It has been a few weeks since we mentioned going to the University of Virginia’s Annual Youth-Nex Conference. I wanted to take the chance to thank Ellen Daniels, Youth-Nex Communications and photographer David Zhao for these pics of our students in action!
We got so much exposure at the event that Dr. Ellen Markowitz has asked us to be guests at her Lifespan Development class from 5-6 PM Monday, Nov. 23rd.
This is the first time our ’15/’16 students will be talking about their experiences to a college audience, so we are really excited! To prepare, we are going to get a list of questions that Dr. Markowitz’s students have compiled about what they want to know. Then BGC students will think about what questions that we feel are important that didn’t get asked. Hopefully by answering both sets of questions, we will be able to help some future counselors avoid some common missteps that students experience in their interactions with school counselors.
As we go into the last days before Thanksgiving Break, we are wrapping up our unit on human rights and finalizing our action plans about school lunch. We are going to watch at least one film on the issue. Please let us know which one you think it should be;we would love to hear any suggestions!
Earlier this week we have learned the history of the United Nations and why the world felt it was so important to create a “Universal Declaration of Human Rights.” However, a declaration does not guarantee anything, so the United Nations created treaties or covenants. These treaties would then become actual law in the countries that ratified them. There was a small problem though. The democratic western countries strongly supported civil and political rights like the right to vote, own property, and to a fair trial. The authoritarian countries of the east were not as comfortable with civil and political rights so they focused more on social, economic, and cultural rights. Thus, two separate covenants were created.
Today in class we will be discussing the differences between the two covenants and the many problems, consequences, and difficulties that arise.
We will start by splitting into groups and writing down what the group thinks are the five most important rights that every person should have.
We will then watch videos describing the two covenants to understand the situation and differences. After we watch, we will split into groups to discuss the following questions ( Video 1 and Video 2)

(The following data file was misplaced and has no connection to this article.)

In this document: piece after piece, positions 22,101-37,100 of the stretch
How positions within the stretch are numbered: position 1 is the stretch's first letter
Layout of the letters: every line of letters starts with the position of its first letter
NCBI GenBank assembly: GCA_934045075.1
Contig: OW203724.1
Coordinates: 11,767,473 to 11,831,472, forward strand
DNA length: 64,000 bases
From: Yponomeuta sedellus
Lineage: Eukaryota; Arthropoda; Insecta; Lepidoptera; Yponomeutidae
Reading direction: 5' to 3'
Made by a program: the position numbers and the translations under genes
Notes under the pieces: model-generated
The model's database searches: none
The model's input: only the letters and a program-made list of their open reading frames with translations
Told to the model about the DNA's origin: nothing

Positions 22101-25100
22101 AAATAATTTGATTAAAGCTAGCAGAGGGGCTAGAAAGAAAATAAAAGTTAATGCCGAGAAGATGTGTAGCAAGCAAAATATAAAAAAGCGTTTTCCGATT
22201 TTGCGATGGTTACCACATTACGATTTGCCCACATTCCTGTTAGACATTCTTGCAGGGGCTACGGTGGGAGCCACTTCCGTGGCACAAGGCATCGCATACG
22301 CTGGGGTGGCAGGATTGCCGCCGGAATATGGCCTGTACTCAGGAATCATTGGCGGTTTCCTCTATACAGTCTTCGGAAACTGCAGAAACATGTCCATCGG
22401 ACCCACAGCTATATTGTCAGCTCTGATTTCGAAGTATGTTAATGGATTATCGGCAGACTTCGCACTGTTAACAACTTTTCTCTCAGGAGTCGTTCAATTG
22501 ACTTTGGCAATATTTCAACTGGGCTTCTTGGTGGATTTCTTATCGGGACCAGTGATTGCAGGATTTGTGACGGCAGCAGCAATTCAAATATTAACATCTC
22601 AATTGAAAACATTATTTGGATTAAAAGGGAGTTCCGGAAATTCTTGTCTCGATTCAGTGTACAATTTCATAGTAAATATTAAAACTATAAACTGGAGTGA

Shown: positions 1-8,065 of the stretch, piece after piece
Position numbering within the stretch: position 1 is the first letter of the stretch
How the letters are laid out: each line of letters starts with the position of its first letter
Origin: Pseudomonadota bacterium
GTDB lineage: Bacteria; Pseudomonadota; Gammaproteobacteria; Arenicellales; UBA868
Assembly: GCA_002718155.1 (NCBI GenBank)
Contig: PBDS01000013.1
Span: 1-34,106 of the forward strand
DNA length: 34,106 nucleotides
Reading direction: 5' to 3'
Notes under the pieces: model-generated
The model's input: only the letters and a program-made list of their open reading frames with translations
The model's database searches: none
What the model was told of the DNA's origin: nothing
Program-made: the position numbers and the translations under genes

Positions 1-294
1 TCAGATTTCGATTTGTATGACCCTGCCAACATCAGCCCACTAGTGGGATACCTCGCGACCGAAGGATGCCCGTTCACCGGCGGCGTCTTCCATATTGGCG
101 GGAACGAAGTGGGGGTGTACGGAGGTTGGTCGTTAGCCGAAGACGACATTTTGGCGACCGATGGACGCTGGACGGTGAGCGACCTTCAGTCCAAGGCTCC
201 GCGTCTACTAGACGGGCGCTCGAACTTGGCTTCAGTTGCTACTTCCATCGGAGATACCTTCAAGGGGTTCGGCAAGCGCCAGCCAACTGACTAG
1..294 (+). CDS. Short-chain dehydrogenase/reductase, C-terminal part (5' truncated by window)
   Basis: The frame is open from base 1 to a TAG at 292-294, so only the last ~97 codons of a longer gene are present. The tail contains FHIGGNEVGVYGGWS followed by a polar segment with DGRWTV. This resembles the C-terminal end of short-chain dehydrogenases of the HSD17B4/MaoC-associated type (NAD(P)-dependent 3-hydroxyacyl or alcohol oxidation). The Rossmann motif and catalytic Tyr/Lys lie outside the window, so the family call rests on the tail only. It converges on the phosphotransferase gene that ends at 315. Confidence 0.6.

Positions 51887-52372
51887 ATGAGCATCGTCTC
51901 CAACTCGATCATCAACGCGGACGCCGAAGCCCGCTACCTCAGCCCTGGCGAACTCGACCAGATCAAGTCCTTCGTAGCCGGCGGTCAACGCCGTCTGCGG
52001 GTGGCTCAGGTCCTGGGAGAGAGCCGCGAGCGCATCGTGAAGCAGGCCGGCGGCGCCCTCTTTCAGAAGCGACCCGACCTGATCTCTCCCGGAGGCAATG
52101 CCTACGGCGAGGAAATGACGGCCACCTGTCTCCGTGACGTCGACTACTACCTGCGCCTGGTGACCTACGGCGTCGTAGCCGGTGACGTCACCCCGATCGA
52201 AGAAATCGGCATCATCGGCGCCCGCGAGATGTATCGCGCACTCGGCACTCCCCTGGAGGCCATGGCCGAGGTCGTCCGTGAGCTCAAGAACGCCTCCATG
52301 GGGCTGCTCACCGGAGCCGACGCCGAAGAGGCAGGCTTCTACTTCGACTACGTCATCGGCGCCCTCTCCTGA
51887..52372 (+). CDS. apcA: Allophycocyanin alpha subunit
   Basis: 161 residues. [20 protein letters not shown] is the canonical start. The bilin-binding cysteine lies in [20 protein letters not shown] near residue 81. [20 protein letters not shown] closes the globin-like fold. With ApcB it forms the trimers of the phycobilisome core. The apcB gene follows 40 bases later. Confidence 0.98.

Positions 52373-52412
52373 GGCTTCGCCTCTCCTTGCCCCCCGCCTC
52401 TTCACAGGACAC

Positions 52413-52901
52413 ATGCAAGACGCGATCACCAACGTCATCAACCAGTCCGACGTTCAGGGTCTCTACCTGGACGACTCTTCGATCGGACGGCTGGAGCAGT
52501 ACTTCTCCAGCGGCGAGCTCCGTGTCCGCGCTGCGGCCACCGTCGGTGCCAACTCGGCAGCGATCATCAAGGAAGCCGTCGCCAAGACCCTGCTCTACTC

Look at your five rights that you said were the most important. Which type of right would each of them be- Civil, Political, Social, Economic, or Cultural right? Do the rights that you specified as most important line up with the UN’s?
Why do you think that Western countries felt that it was so important to specify our political and civil rights, while Eastern countries wanted more ESC rights?
Which type of rights do you feel are the most important?
What is the best way to secure and protect these rights? Is the UN the solution?
Do you think these rights are really universal? Can rights be different in different countries?
Is protecting these rights for every single citizen in the world attainable?
This week we will be exploring Human Rights. Though we have discussed civil rights pretty extensively in light of many current events, it is really important to distinguish between human rights and civil rights. Before jumping into Human Rights Issues, we will earn about the history of the United Nations (UN) and how this organization was formed. We will start out lesson with a preview of what we know about the UN and its member states in our United Nations Do Now activity. Monday’s lesson plan( history-of-un-lesson-plan )includes three short vides about the formation of the United Nations and the Universal Declaration of Human Rights. After each, video, we will discuss a few guiding questions in small groups. Questions can be found here: History of UN and Human Rights Videos and Discussion Questions.
We will think about why there was a need for the United Nations and how the Human Rights declared by the UN are protected (or not) in our own communities and globally.
This activity helps students to consider the indivisibility of rights by dividing rights and bartering for them. All students will review the 30 articles of the UDHR. Students will then be split into 3 groups and each group will be given 10 of the Articles. They will have to work within their group to discuss which rights they still need/want and which they are willing to bargain/trade for with the other two groups. Two delegates from each group will negotiate with the other groups to facilitate the trade process. By the end of the activity (and debrief), students will have considered the ways in which some rights might stand alone, if some rights more fundamental than others, and why and how some rights were added later or changed over time.
If there is still time at the end of class, watch this: